Playtime: Coming together to be silly, joyful, and playful gives us a chance to  breakdown the walls that too many boundaries can harbor and allows us a chance to think or act like a child. By playing with our children (I mean really playing not just going to their sporting events), we get a moment to see things from their perspective. You will see that there are so many skills to teach them embedded right into these tiniest moments of fun. Playtime offers us a chance to foster sportsmanship (how to win and lose with grace). It also gives us an opportunity to help our children learn how to wait, take turns, problem solve and plan. Self esteem and taking risks are a part of playtime and creative juices are always overflowing when we step into the realm of play. So get down and dirty with your kids: dress up, act out, roll around and get your sillies out. You’ll see your family bloom from these spontaneous positive playtime experiences.
Book and Learning Time: Coming together to share stories and information gives us teachable moments and conversations that help children understand their world. I don’t mean doing flashcards at the pool in the middle of the summer (all work an no play makes Johnny and Mommy very dull). I mean cuddling up in a soft chair and delving into a great book, or what about, using the characters in a story as models or examples of how to get along in their world.  Let their worries from the day release as they share how the story reminds them of their own experiences and help them to see a fresh perspective when they read or learn about people who are different from them. Sharing books provides a golden opportunity for parents to connect with their kids on many levels… In your busy day don’t let sharing a good book or teachable moments go away.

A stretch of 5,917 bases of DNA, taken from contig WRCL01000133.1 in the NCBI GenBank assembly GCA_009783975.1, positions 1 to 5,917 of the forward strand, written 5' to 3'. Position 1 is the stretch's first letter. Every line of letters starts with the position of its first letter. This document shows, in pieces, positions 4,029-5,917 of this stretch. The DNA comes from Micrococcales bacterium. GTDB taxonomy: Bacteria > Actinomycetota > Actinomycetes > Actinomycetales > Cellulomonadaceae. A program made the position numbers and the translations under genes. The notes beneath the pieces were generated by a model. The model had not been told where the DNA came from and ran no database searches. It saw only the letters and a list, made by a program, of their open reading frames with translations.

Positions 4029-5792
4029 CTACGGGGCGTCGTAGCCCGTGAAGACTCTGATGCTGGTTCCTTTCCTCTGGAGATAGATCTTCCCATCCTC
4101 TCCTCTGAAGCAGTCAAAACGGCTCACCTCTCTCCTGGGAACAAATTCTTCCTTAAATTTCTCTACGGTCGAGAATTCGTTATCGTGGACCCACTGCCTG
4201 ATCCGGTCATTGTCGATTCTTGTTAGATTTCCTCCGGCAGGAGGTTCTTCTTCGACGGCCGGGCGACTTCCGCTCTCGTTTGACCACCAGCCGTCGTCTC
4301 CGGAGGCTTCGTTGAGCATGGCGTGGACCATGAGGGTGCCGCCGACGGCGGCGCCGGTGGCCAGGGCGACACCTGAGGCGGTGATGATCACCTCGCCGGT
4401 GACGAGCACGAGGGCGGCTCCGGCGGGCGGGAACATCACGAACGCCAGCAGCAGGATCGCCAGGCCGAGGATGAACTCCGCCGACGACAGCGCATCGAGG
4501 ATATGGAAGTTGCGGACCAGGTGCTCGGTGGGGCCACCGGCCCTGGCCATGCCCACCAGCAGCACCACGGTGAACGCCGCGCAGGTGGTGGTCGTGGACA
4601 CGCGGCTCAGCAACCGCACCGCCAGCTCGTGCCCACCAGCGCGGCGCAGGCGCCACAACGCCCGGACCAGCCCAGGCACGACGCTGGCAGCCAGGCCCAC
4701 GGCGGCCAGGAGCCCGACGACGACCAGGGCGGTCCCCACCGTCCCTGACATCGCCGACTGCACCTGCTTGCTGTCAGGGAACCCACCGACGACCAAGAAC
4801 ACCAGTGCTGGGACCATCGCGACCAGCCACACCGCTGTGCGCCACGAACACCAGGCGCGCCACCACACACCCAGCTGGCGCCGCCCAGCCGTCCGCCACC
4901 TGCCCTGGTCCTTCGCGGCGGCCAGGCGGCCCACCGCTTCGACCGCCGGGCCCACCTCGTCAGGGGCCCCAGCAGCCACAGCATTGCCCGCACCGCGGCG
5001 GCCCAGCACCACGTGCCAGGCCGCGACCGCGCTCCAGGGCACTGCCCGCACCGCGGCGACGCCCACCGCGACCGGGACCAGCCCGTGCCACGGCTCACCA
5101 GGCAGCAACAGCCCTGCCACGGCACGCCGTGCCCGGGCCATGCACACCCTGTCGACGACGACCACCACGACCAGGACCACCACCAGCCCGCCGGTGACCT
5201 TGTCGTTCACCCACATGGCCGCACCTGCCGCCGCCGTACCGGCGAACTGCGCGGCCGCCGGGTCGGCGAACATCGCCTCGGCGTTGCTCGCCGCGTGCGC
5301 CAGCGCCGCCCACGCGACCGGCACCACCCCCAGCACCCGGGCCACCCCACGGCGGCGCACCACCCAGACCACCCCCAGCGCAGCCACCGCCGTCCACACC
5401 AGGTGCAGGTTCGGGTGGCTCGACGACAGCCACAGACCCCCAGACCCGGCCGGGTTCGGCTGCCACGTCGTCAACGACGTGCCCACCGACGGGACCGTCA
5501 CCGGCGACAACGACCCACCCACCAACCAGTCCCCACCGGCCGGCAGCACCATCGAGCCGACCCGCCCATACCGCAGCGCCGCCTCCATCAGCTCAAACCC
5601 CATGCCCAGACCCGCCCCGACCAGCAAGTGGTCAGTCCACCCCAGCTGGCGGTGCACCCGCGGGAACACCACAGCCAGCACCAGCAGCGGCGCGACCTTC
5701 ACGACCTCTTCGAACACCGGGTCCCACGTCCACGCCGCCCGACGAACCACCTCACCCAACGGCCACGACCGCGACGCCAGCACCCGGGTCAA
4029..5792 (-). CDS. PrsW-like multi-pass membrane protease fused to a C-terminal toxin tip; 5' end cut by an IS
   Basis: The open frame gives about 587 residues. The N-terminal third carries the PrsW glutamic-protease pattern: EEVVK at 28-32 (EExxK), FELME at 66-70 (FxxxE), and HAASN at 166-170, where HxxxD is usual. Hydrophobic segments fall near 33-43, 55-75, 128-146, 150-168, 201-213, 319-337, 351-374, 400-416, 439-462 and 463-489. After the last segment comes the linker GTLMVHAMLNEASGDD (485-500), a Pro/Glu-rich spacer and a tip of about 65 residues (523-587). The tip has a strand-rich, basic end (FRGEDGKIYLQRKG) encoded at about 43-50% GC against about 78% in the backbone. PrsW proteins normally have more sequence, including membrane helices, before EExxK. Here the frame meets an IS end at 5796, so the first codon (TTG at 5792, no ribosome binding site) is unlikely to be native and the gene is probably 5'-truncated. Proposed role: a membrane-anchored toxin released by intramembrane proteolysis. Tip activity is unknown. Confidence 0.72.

Rest or Down Time: Coming Together to sit and do nothing or taking time apart to veg-out without a plan can be a very rare occasion in this hustle and bustle world of GO…GO…GO… It’s so easy to flip the calendar and find it suddenly filled from Sunday to Saturday with extra activities and scheduled places to be. In fact, it seems we do these calendar catastrophes to ourselves so we don’t have to hear the dreaded, “I’m bored!!” We think: “ I have to fill up their days with activities so they don’t have a minute to get themselves in trouble.” But being bored can enrich your child’s imagination, bring their stress levels down to a healthy state of mind, and allow time for them to express creative ideas and problem solving strategies. Plug down time into your schedule… Help your child get healthy amounts of sleep and don’t forget to include enough rest and down time into your own schedule so you can consistently be at your best.